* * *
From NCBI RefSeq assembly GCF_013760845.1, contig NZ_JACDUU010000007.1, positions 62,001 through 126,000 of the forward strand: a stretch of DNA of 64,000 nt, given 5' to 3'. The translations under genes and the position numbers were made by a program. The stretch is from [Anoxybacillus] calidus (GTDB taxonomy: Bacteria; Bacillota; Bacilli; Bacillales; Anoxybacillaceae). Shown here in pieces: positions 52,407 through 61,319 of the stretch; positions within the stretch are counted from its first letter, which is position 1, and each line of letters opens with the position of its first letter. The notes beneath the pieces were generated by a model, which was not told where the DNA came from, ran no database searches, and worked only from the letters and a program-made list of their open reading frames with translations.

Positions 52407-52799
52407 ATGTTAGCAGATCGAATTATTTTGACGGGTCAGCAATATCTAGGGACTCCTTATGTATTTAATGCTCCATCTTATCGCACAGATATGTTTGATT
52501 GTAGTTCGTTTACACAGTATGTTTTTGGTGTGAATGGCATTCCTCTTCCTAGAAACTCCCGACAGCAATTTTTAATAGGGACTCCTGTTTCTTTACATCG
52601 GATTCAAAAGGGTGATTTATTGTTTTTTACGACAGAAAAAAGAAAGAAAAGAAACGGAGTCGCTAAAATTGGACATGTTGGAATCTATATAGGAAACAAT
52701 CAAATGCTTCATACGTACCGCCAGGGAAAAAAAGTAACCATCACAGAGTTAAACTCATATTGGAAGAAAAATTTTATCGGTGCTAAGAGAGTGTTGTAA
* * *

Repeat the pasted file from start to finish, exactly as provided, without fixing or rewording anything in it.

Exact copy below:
From NCBI RefSeq assembly GCF_013760845.1, contig NZ_JACDUU010000007.1, positions 62,001 through 126,000 of the forward strand: a stretch of DNA of 64,000 nt, given 5' to 3'. The translations under genes and the position numbers were made by a program. The stretch is from [Anoxybacillus] calidus (GTDB taxonomy: Bacteria; Bacillota; Bacilli; Bacillales; Anoxybacillaceae). Shown here in pieces: positions 52,407 through 61,319 of the stretch; positions within the stretch are counted from its first letter, which is position 1, and each line of letters opens with the position of its first letter. The notes beneath the pieces were generated by a model, which was not told where the DNA came from, ran no database searches, and worked only from the letters and a program-made list of their open reading frames with translations.

Positions 52407-52799
52407 ATGTTAGCAGATCGAATTATTTTGACGGGTCAGCAATATCTAGGGACTCCTTATGTATTTAATGCTCCATCTTATCGCACAGATATGTTTGATT
52501 GTAGTTCGTTTACACAGTATGTTTTTGGTGTGAATGGCATTCCTCTTCCTAGAAACTCCCGACAGCAATTTTTAATAGGGACTCCTGTTTCTTTACATCG
52601 GATTCAAAAGGGTGATTTATTGTTTTTTACGACAGAAAAAAGAAAGAAAAGAAACGGAGTCGCTAAAATTGGACATGTTGGAATCTATATAGGAAACAAT
52701 CAAATGCTTCATACGTACCGCCAGGGAAAAAAAGTAACCATCACAGAGTTAAACTCATATTGGAAGAAAAATTTTATCGGTGCTAAGAGAGTGTTGTAA